Most importantly, a holistic treatment that focuses on your entire body can reverse your hair loss and provide a long-lasting impact on your luscious hair. Because synthetic medication that focuses specifically on your hair may gradually damage your hair follicles. That alone may not be the only solution.
What are the treatments for PCOS hair loss?
There are two options for you; medical treatments and changing lifestyle choices. Since PCOS hair loss is caused by hormonal imbalance, hormone regulation through a variety of medications is an important part of treatment. You may need to try a few medications to find the one that works for you. There are not a lot of scientific studies supporting these medications. But they are believed to be effective in many women. They include the following:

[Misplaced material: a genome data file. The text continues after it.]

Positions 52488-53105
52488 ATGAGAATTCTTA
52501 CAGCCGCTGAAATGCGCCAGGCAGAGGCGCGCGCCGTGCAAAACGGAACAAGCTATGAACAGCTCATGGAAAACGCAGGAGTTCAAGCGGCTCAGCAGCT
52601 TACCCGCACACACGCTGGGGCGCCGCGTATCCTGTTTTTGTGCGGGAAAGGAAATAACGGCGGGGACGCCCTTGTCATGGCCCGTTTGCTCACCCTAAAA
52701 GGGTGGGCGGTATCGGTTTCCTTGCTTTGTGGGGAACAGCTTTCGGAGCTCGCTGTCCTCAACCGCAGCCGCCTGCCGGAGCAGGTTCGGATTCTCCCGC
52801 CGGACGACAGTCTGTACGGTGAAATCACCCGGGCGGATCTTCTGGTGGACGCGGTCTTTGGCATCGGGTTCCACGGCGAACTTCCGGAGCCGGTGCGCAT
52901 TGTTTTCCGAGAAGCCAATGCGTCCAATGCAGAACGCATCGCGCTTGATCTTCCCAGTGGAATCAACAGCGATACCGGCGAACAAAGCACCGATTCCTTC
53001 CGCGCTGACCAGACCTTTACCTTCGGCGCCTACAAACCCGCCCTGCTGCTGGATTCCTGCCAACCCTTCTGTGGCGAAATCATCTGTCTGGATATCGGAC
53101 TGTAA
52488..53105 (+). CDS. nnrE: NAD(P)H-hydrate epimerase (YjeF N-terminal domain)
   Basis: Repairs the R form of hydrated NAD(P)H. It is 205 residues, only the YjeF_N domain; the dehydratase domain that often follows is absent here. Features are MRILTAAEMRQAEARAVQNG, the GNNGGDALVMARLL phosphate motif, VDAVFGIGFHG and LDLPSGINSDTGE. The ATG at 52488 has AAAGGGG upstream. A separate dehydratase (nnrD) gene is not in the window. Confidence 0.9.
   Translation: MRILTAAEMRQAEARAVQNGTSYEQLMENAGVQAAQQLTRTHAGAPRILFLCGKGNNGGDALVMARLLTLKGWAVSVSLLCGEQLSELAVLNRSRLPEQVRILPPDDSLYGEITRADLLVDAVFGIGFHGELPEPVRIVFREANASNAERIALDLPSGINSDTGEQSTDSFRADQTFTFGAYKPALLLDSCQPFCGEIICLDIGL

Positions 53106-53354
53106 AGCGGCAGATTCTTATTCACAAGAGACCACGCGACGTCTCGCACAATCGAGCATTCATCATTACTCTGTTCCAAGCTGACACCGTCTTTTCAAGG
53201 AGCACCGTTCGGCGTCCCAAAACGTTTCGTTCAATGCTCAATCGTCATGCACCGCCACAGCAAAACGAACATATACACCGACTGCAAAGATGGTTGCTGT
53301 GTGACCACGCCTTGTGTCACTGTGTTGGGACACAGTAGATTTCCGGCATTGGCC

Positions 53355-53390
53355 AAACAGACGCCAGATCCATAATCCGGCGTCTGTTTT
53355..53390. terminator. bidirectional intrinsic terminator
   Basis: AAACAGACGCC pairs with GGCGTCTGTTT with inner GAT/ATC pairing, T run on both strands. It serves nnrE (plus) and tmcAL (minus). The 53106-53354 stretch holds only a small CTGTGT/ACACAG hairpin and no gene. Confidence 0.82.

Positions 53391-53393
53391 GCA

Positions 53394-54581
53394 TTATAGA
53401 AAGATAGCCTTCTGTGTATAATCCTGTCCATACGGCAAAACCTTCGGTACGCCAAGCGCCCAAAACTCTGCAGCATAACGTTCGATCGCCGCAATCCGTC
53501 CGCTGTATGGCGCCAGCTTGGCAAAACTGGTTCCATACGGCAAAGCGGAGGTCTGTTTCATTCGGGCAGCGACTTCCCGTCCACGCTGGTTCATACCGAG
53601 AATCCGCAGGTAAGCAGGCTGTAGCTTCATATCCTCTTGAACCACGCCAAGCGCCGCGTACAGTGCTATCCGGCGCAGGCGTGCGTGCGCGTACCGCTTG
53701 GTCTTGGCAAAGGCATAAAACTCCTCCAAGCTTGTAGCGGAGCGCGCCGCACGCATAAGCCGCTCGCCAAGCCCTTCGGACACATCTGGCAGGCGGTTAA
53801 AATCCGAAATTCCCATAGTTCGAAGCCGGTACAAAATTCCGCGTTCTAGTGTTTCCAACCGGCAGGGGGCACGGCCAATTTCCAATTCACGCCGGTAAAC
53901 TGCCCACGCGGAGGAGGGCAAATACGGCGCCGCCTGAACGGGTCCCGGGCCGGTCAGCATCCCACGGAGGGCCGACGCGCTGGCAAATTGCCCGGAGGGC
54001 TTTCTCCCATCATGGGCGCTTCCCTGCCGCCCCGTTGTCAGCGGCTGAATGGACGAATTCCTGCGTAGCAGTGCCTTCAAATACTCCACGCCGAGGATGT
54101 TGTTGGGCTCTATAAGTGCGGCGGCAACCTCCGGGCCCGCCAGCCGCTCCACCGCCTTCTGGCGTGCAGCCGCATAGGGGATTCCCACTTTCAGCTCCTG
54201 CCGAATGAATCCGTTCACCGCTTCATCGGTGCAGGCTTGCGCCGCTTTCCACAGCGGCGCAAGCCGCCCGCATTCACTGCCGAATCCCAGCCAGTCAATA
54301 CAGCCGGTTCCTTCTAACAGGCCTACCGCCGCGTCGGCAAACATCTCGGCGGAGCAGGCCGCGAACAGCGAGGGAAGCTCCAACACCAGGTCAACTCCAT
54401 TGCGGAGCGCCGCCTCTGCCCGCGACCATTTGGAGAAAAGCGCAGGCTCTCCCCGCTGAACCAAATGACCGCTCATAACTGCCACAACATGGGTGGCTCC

Oral contraceptive pills
Your doctor may prescribe oral contraceptive pills along with anti-androgen drugs with a combination of other medications to control PCOS and hair loss. Oral contraceptive pills work by lowering androgen levels and by increasing the production of the sex hormone-binding globulin(2) (SHBG) in the body. This will result in a reduction of the symptoms of PCOS. Including excess hair growth and slow down hair loss, helping with irregular periods and acne.
A diuretic drug, known as an aldosterone receptor antagonist, helps to control androgen activity in the body by fitting into the receptor site and stopping the androgen from getting in there. With anti-androgenic properties, this is an effective treatment for androgenic alopecia by blocking the effects of androgen on the skin. It is an off-label treatment and is usually advised to be taken daily but only after consulting. Since it is usually prescribed together with an oral contraceptive, you can take it with Rogaine as well. This potassium-sparing diuretic is approved by the FDA as a diuretic to treat fluid retention.